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Coming in 2020: The Web 3.0 Experience

Column
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Column
11/28/2011

With the advent of Web 1.0, an increasing proportion of physical life became digital. Then, as we progressed to Web 2.0, the Internet became the information hub where people spend a majority of their time learning, shopping and communicating with others globally. Now, to embrace the promise of Web 3.0, we must look to network effects and cloud-based, personalized analytics.

Our Internet dependence is well documented and rising all the time. Consider that Google now maintains roughly 1 trillion URLs in its indexing database. On any given day, Google serves 2 billion search queries. In March 2011, the total number of videos on YouTube was 200 million. By December 2011, the total number of videos hosted by YouTube is probably over 400 million. By 2015, we may be talking about almost 256GB of storage in smart, handheld devices and potentially, every smart mobile user could be a content provider.

How we are producing and using content is changing, too. These days the cost of a professional studio has gone from $250,000 to around $10,000. Education is changing faster than we can imagine. Websites like Khan Academy are making thousands of educational videos available to school children. Children are learning at home virtually via educational cloud space and reviewing the information in school, completely the opposite of what we have done in the past, when we listened to the lectures in the classroom, then did homework at home. Enterprises and small businesses can no longer operate without software tools, mobile devices and/or Internet access.

During the Web 1.0 and Web 2.0 eras, companies were mainly involved in building the server racks, software solutions and infrastructure for delivering Web services and solutions to the enterprise customers. However value-added services, such as search, target advertising, e-commerce, M2M, sensors, content sharing and mobile wallet services will need to be provided in the cloud with strong analytics that, while complex, are hidden from the users. Personal dashboards about every aspect of life may be exposed via analytics tools in simple forms and user interfaces.

By 2015, the intersection of processing engines and network effects with embedded analytics will provide a powerful environment for business intelligence. Cloud computing with consideration for analytics and mobility provides the effective environment to address the mobile workforce for many years to come. To satisfy the enterprise customers, consumers' needs must be at their fingertips to a point that enterprise services can be tailored to their demands. (See Smart Is in for 2012.)

Delivering the greatest degree of flexibility to the enterprise mobile workforce depends on providing appropriate knowledge management via cloud-based data and applications from anywhere at any time.

Today, users are looking for recommendations about local businesses and services while they travel among various public and private locations during the course of a workday. Here we can introduce a set of guidelines to establish a seamless multidimensional opportunities to serve enterprise customers globally.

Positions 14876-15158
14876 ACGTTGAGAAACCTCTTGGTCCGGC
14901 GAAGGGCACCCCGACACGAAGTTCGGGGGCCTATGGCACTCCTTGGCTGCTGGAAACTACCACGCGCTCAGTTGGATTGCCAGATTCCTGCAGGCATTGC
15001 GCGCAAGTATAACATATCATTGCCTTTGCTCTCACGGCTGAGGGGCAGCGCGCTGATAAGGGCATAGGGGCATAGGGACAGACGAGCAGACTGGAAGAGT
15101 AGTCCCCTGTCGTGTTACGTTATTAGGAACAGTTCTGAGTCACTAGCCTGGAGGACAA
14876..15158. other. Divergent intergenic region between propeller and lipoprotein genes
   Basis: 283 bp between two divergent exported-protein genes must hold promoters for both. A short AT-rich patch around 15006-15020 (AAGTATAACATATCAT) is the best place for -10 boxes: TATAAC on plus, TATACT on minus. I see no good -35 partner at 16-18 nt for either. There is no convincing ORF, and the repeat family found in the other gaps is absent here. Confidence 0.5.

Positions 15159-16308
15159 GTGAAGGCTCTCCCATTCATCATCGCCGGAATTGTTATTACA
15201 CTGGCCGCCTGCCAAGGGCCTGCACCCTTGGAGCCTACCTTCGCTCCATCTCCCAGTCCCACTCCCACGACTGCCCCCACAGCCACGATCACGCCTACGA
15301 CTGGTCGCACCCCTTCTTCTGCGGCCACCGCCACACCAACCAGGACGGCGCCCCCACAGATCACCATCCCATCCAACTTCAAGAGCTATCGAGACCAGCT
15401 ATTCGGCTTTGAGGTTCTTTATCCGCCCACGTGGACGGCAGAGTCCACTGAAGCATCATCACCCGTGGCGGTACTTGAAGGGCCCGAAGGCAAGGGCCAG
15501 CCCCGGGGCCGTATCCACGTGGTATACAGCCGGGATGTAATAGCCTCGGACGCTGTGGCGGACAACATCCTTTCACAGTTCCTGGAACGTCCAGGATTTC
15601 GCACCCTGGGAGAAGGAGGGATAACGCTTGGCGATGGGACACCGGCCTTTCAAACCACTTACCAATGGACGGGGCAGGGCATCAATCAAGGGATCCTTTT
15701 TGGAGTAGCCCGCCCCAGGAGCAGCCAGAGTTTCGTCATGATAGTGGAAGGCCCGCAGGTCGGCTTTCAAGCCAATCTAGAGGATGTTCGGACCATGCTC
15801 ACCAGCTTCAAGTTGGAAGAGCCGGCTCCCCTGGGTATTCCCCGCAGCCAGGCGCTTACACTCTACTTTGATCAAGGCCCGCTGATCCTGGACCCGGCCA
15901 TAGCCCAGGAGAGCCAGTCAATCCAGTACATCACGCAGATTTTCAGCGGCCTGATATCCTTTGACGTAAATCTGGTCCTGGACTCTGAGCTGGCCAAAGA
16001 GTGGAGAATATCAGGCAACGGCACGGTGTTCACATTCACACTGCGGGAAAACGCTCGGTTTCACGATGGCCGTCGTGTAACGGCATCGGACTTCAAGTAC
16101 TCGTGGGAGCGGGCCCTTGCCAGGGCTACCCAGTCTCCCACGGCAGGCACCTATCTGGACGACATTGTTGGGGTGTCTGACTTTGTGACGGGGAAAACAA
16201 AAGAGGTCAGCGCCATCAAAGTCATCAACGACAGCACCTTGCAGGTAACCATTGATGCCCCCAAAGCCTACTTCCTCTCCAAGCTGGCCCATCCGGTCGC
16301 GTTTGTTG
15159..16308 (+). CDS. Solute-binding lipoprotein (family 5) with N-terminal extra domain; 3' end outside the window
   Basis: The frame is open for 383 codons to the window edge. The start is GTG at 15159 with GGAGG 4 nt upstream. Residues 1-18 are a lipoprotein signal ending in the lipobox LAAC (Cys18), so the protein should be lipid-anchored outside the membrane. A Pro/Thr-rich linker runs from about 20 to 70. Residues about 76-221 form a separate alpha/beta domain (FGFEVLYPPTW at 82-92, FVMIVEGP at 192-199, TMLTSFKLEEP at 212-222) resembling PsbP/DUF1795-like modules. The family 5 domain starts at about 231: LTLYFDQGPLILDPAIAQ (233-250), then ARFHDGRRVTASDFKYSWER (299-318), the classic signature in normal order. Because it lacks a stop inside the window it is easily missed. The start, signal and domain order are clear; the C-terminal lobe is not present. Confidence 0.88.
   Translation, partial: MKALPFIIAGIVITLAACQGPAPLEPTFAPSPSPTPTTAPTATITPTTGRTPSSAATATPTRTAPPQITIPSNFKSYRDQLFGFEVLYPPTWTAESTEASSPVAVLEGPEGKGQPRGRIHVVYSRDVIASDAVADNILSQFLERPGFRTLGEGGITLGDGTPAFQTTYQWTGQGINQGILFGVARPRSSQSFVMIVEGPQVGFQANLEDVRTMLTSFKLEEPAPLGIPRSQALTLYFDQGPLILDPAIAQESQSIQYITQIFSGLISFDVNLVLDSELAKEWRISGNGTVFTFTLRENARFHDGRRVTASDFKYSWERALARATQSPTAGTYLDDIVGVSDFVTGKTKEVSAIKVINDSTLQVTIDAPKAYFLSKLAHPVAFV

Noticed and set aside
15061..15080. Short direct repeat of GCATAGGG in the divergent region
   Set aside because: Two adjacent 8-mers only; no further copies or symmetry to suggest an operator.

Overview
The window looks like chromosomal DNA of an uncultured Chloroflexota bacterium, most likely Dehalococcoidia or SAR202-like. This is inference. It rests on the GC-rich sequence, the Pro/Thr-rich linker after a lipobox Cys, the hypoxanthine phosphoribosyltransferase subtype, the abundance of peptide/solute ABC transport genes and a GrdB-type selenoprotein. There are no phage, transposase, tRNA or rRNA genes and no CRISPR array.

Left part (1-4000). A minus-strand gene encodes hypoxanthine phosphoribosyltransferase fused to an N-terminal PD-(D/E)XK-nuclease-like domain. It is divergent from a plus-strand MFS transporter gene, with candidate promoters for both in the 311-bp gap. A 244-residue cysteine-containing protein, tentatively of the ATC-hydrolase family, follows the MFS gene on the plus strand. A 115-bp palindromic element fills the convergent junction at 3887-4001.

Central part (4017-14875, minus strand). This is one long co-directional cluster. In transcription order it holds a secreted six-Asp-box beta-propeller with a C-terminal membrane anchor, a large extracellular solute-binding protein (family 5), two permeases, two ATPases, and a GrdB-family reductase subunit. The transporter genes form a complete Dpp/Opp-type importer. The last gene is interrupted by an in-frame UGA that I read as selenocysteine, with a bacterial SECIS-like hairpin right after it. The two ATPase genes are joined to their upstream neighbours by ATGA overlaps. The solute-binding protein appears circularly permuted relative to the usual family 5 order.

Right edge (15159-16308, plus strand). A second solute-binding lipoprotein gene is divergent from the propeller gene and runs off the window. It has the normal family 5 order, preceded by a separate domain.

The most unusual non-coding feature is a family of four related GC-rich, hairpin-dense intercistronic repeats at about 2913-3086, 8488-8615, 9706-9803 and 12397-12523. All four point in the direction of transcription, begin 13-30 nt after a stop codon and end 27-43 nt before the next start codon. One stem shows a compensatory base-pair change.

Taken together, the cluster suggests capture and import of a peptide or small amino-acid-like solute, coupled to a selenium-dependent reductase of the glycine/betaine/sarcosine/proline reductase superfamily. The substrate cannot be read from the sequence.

Processing engines -- parts of the network that help determine how traffic is routed and delivered -- and network effects, with the freedom and functionality of analytic engines in every aspect of business intelligence, will give rise to a wide range of service opportunities, including a Web 3.0 business model based on the integration of mobility and cloud computing services. (See Policy 2011: Hot, But Getting Crowded.)

All of this is to say that a Web 3.0 business model will provide enterprise customers with intelligent data mining engines that are running in the cloud on behalf the users. The objective is to enable enterprise customers with smart, personalized analytics empowered by their business principles.

The intersection of network effects with cloud-based, personalized analytics will help enterprise customers to start realizing the technical and economic promise of Web 3.0. Smart virtual analytics specific to enterprise customers will be a good revenue model for direct, targeted and recommendation based advertising.

By year 2020, revenue from business intelligence and cloud-based analytics can reach in billions. Business intelligence infrastructure such as cloud services, mobility and “Information Durability Engines” will create a trusted environment for millions of subscribers worldwide. Virtual environment also brings results to enterprise customers looking for key CRM solutions.

I believe, as I said about five years ago, that by year 2020, our industry will be leading the Web 3.0 experience via many innovative cloud solutions with embedded analytics with full consideration for network and mobility effects. Revenue opportunities will be far greater when recommendation-based business intelligence will be at the heart of the cloud business models when over 250 billion devices will be connected to Internet by 2020.

— Dr. Hossein Eslambolchi is the former CTO of AT&T and chairman and CEO of 2020 Venture Partners

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